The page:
Cancers attributable to smoking and obesity in Türkiye: A population-based study


Annals of Medical Research, vol.30, no.3, pp.282-286, 2023 (Peer-Reviewed Journal) identifier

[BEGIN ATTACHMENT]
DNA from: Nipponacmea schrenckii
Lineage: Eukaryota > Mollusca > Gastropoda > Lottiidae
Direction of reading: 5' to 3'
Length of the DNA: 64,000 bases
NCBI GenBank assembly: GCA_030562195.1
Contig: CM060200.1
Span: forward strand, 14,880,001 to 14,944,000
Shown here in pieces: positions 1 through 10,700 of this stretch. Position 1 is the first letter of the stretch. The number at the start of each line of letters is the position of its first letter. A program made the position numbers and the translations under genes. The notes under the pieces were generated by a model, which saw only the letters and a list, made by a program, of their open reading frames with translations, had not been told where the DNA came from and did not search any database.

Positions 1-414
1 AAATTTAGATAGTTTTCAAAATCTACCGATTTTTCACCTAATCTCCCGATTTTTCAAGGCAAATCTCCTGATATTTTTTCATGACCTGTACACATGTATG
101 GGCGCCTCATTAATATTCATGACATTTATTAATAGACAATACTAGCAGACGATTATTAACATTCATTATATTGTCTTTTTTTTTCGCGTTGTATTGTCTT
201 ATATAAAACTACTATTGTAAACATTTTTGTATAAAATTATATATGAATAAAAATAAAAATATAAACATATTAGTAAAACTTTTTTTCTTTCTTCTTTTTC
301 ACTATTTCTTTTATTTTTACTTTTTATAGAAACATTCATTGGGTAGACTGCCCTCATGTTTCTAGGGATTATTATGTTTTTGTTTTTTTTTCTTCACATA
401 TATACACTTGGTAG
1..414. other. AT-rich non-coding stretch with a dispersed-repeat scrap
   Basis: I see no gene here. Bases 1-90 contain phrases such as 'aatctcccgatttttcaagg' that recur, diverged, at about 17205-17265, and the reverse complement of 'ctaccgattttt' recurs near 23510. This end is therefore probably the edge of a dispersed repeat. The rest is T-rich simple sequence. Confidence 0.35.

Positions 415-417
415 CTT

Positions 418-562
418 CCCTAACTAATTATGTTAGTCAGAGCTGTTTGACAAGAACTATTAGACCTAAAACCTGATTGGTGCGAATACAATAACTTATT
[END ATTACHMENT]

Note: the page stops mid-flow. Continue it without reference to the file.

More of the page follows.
Aim: Cancers are Turkey’s second most common cause of mortality, following cardio- vascular diseases. Tobacco and obesity are the two major etiological factors for cancer progression, which are highly prevalent in Turkey. This study aimed to evaluate the new cancer cases in Turkey attributable to these two main risk factors. Materials and Methods: The tobacco-related cancers based on the International Agency for Research on Cancer (IARC) monographs were esophagus, oral cavity, gas- tric, pancreatic, larynx, lung, renal, and bladder cancers, and the obesity-related cancers based on the IARC’s and World Cancer Research Fund (WCRF)/American Institute for Cancer Research (AICR) Continuous Update Project’s reports were esophagus, colon, rec- tum, gallbladder, pancreas, kidney, ovary, endometrium, and breast cancers. The cancer incidences were obtained from the national cancer statistics. A lag time of at least 10 years was considered adequate to observe past exposures’ effects on new cancer cases. The prevalence of tobacco smoking was based on the Peto-Lopez approach. The obe- sity prevalence was obtained from the National Burden of Disease and Cost-Effectiveness Project Household Survey, 2003 Report in Turkey. Using these incidence and prevalence data, we estimated the population-attributable fractions (PAF) of cancers attributable to smoking and obesity in Turkey. Results: For tobacco-related cancers, the highest PAFs were found in lung cancer (89.8%), larynx cancer (86%), oral cavity and pharynx cancer (77.2%) in males, and larynx cancer (46.5%), lung cancer (43%), and esophagus cancer (31.4%) in females. For obesity- related cancers, the highest PAFs were found in esophagus adenocarcinoma (31.4%), kid- ney cancer (19.8%), gallbladder cancer (15.1%) in males, and esophagus adenocarcinoma (33.9%), endometrium cancer (32.8%), and postmenopausal breast cancer (22.8%) in fe- males. When all tobacco-related cancers were considered, 41,283 cases in males and 3,853 cases in females were attributable to tobacco smoking, and when all obesity-related cancer types were considered, the number of attributable cancer cases to obesity was 2,653 in men and 7,387 in women. Conclusion: The current avoidable cancer burden in Turkey shows that eliminating tobacco smoking and obesity may prevent more than 50,000 cancer cases in Turkey.